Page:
By the time the cold weather returns in the fall, one of Whitehorse’s elementary schools will be warding off the chill with a system using both propane and wood chips or pellets. The biomass boiler that has been installed and tested in an outbuilding near Elijah Smith Elementary School is set to significantly reduce the emissions generated by heating the school.
On May 24, the territorial government unveiled the biomass system, built into an existing utility building at a cost of $2.3 million. Budget Plumbing and Heating was awarded the contract for the work in the fall of 2021 and will operate and maintain the system.
Territorial government project manager Jonathan Osborne said the biomass system, running off wood pellets or chips, will offset a minimum of 35 per cent of the propane that was previously used but said it’s expected it will provide a much larger proportion of the heat the school requires.
Although the wood-fired boiler won’t eliminate the school’s use of propane completely, figures provided by the government suggest it will reduce greenhouse gas emissions by 180 tonnes per year, a similar amount of emissions to that released by burning 65,000 litres of heating oil.
Clarke said this is the equivalent of 800 round trips between Whitehorse and Dawson in a light-duty vehicle.
Along with the reduction of carbon footprint, the Yukon government representatives said the pivot to biomass energy opens the possibility of maximizing fuel input from local industry rather than relying on fossil fuels trucked to Whitehorse.
Although local fuel sources were noted as a goal for the future, the heating will initially rely on wood pellets from northern B.C. Osborne said the government is confident that it will be able to secure local fuel and that standing dead timber is the ideal source. He described the harvest of this standing dead wood for chips to feed biomass boilers as a “wide open” industry in the territory.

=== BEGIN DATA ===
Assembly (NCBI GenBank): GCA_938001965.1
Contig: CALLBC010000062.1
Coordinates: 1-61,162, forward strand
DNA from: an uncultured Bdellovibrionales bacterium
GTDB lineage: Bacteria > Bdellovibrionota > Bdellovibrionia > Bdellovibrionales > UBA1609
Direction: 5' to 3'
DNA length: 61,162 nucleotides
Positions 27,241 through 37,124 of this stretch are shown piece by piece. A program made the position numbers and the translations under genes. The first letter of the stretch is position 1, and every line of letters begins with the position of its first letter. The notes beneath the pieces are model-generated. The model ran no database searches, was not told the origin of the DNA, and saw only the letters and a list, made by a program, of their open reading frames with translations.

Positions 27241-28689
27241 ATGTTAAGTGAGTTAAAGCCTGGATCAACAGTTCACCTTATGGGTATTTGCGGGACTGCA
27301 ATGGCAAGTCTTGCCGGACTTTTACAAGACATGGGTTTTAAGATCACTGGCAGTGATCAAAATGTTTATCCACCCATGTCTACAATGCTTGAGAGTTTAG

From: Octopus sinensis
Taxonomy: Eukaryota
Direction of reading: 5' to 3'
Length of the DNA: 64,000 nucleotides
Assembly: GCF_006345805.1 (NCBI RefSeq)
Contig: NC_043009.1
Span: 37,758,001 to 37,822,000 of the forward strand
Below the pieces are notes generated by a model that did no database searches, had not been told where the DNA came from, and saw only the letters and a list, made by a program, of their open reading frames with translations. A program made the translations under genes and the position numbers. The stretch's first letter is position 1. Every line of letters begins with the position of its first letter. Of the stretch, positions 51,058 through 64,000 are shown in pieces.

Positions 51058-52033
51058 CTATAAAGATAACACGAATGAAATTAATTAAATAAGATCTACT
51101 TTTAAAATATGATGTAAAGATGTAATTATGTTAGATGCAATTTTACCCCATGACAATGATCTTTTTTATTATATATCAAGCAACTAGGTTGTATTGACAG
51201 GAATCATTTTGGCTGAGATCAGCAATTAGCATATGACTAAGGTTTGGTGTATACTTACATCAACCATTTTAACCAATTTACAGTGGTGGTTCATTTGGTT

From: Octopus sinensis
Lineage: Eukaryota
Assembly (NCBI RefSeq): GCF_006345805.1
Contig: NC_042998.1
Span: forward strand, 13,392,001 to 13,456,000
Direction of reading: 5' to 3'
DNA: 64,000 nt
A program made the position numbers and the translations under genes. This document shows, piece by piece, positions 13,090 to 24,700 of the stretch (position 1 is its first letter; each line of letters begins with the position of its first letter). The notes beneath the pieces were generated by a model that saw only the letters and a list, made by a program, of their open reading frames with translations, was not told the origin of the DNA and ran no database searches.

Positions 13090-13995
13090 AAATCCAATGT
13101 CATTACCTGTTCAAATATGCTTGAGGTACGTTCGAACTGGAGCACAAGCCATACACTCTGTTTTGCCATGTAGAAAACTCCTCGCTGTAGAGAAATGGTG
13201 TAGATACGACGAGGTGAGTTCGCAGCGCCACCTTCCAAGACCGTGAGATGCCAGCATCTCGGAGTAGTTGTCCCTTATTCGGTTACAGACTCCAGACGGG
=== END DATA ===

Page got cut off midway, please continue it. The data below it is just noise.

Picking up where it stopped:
Osborne acknowledged potential conflicts between the cutting of standing dead trees to be chipped for biomass boilers and the home firewood supply, which has seen rising prices and periodic shortages in recent years, but he thinks the increased demand for the wood will allow the Yukon timber harvest industry to grow.
The development of the biomass boiler system for Elijah Smith Elementary School included research into similar systems across Canada. Osborne said it is the first one he is aware of that was specifically designed to accept both pellets and wood chips. While leading a tour of the new boilers, he explained that while both fuel types can be used, they cannot be mixed, and a minor modification to the feed system must be made to switch between them. A full load of the system’s hopper can keep the biomass boiler doing its part to heat the school through three weeks of -40 C temperatures.
The biomass system at the elementary school isn’t the first to be up and running in the Yukon. There are already operational systems in Dawson City and at the Whitehorse Correctional Centre. Osborne said that the government is in the process of awarding a design contract for another district heating system in Haines Junction.
“This isn’t our first kick at the cat, but it’s the most advanced that we have,” Osborne said.
Note: An earlier version of this story stated that Minister Clarke said the boiler would reduce greenhouse gas emissions by the equivalent of 100 round trips between Whitehorse and Dawson per year. The story has been revised to reflect the correct figure of 800 round trips between Whitehorse and Dawson per year.
Contact Jim Elliot at email@example.com